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About FEMA

On April 1, 1979, President Carter established the Federal Emergency Management Agency (FEMA) with the dual functions of civil defense and emergency management. The agency’s authorities were further defined and expanded by a series of legislative actions.

The Disaster Relief and Emergency Assistance Amendments of 1988 amended the Disaster Relief Act of 1974 and renamed it the Robert T. Stafford Disaster Relief and Emergency Assistance Act (Stafford Act). The Stafford Act established the current statutory framework for disaster response and recovery through presidential disaster declarations. Following the terrorist attacks of September 11, 2001, President W. Bush signed the Homeland Security Act (2002), uniting FEMA with 21 other organizations under the newly created U.S. Department of Homeland Security (DHS). Over the next two decades, Congress passed a series of legislation following significant disaster events that further shaped the agency — the Post-Katrina Emergency Management Reform Act (2006), the Sandy Reform Act (2012), and the Disaster Recovery Reform Act (2018).

A woman in a FEMA vest talks to children and adults on a front porch

Today, FEMA is called upon to help its partners understand and reduce their disaster risk, to lead the coordination of federal response efforts to stabilize communities after a disaster, and to provide support for individuals and communities to build back and become more resilient than before.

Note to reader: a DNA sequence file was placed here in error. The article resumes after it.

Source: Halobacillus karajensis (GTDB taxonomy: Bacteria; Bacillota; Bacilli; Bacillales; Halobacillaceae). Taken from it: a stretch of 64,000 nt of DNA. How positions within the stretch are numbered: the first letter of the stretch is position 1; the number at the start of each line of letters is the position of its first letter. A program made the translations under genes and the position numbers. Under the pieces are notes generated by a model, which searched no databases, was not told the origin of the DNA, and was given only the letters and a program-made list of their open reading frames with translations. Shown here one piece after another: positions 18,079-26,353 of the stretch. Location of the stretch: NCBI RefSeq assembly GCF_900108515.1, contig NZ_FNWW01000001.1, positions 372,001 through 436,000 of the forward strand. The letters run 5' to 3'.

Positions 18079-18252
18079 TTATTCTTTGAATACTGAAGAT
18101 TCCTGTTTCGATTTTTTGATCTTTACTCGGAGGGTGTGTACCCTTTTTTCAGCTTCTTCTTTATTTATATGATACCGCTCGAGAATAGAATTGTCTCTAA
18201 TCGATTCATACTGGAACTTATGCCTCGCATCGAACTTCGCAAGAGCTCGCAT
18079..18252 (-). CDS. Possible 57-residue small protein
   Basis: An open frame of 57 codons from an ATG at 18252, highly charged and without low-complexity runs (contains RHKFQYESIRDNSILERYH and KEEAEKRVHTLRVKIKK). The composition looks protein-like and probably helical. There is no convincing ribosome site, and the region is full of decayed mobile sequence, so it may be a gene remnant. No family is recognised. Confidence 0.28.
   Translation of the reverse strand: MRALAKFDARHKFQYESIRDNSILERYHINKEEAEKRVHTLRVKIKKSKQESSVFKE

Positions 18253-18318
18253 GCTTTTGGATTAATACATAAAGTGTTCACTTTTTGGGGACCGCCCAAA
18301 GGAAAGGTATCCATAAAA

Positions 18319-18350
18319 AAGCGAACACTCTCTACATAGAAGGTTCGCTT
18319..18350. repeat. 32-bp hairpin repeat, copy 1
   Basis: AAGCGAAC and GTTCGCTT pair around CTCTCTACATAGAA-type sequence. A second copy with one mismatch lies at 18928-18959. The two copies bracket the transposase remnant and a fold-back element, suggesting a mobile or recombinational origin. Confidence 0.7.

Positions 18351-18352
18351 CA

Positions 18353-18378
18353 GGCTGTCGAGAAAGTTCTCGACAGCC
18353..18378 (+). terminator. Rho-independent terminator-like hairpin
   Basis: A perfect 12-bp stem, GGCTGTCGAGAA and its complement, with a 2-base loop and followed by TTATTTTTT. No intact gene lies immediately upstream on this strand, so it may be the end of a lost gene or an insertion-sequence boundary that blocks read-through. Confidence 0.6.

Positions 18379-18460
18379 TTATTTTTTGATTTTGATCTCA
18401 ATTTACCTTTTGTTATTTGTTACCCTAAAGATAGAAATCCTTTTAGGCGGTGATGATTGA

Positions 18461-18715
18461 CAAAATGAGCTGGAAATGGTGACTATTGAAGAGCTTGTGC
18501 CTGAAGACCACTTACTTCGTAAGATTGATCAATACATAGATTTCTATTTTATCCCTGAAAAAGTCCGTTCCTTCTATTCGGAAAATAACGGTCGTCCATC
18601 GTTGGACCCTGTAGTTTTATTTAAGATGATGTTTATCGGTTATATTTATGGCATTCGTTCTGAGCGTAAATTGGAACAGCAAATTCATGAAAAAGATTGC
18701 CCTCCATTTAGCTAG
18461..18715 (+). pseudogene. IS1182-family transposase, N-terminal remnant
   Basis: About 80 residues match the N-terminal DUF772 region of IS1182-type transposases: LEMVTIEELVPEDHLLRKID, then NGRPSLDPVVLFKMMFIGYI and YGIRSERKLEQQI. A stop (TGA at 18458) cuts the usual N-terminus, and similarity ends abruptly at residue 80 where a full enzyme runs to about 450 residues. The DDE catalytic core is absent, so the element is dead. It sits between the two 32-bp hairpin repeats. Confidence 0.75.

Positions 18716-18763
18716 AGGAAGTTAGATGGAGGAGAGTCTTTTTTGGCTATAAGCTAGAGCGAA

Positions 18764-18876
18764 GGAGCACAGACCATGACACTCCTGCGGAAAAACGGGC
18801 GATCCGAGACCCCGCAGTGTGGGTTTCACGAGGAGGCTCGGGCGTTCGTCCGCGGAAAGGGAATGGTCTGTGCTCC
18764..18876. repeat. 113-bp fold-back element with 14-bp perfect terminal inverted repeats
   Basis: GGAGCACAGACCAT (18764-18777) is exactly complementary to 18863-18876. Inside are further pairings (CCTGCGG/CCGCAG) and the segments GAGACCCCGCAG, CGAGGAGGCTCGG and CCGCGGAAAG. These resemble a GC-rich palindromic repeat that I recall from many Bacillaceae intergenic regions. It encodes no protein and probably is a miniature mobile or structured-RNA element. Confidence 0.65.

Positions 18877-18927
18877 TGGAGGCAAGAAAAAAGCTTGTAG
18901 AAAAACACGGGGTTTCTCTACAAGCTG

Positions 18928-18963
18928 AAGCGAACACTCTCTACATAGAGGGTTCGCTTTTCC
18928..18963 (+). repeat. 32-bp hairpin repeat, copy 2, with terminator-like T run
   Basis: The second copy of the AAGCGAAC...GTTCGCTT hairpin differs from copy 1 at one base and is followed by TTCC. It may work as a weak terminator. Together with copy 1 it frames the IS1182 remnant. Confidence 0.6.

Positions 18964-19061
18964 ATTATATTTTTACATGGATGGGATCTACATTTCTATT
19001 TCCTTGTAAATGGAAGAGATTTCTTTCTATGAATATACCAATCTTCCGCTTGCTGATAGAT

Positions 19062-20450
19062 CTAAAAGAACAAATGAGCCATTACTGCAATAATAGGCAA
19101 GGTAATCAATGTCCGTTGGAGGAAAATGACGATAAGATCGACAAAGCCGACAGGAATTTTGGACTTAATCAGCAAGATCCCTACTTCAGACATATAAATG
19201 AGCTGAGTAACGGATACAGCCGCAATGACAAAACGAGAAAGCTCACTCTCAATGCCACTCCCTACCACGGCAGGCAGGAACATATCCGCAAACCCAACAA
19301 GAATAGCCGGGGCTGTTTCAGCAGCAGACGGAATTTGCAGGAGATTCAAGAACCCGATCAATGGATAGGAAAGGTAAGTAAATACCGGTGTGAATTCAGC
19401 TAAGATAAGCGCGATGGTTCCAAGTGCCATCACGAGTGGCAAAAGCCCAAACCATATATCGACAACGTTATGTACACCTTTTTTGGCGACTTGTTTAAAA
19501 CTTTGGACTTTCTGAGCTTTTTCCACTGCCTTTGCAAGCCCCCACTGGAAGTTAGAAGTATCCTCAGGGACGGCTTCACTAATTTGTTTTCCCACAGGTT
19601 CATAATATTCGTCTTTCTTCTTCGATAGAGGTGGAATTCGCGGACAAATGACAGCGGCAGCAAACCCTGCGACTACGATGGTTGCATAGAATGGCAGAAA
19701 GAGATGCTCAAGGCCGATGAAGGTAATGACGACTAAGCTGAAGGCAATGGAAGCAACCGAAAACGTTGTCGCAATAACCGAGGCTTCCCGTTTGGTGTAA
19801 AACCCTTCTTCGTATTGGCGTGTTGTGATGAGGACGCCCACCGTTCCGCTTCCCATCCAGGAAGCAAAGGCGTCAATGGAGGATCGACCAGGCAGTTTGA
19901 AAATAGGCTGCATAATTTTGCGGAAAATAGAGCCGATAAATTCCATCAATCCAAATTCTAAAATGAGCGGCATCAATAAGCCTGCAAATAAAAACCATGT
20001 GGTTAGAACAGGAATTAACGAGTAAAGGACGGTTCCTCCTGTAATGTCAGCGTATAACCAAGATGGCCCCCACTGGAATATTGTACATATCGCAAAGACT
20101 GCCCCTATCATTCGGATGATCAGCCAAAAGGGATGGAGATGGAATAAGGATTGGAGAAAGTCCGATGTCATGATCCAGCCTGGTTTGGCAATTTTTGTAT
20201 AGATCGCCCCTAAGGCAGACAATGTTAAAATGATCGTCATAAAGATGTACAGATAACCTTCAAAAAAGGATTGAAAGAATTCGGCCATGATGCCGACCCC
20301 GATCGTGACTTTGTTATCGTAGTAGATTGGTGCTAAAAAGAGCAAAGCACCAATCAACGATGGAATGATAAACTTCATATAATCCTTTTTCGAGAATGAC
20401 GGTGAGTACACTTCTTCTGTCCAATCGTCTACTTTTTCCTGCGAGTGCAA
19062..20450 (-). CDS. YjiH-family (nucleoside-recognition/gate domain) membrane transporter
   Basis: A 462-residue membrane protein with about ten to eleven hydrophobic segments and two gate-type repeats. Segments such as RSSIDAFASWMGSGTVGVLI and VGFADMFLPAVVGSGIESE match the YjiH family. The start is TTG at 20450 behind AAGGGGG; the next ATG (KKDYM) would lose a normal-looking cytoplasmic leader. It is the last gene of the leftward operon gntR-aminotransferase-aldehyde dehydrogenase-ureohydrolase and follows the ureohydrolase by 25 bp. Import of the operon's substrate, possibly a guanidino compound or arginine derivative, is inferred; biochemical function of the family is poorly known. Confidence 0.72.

The agency leads the nation by building collaborative partnerships, delivering federal assistance, and providing resources to help individuals and communities review, build, and continuously improve their own capabilities.

FEMA Mission

FEMA’s mission is helping people before, during, and after disasters. Over 20,000 agency employees form a team of dedicated emergency management leaders. These leaders work collaboratively to share experiences and resources, building the FEMA the nation needs and deserves. They draw upon the strengths and expertise of stakeholders from all levels of government — tribal nations, territories, individuals, communities, the private sector, and nonprofit organizations — to guide how FEMA accomplishes its mission. Whether it is before a flood, amid hurricane season, or after a wildfire damages a community, FEMA is committed to helping people.

FEMA Core Values

A group of FEMA responders talk to two survivors who are standing on a front porch

FEMA’s core values of compassion, fairness, integrity, and respect are at the heart of what the agency and its employees stand for and represent. These values form the solid foundation of who FEMA is, what the agency believes, and how it approaches serving the nation. These core values apply to FEMA’s interactions with survivors, colleagues, and stakeholders every single day.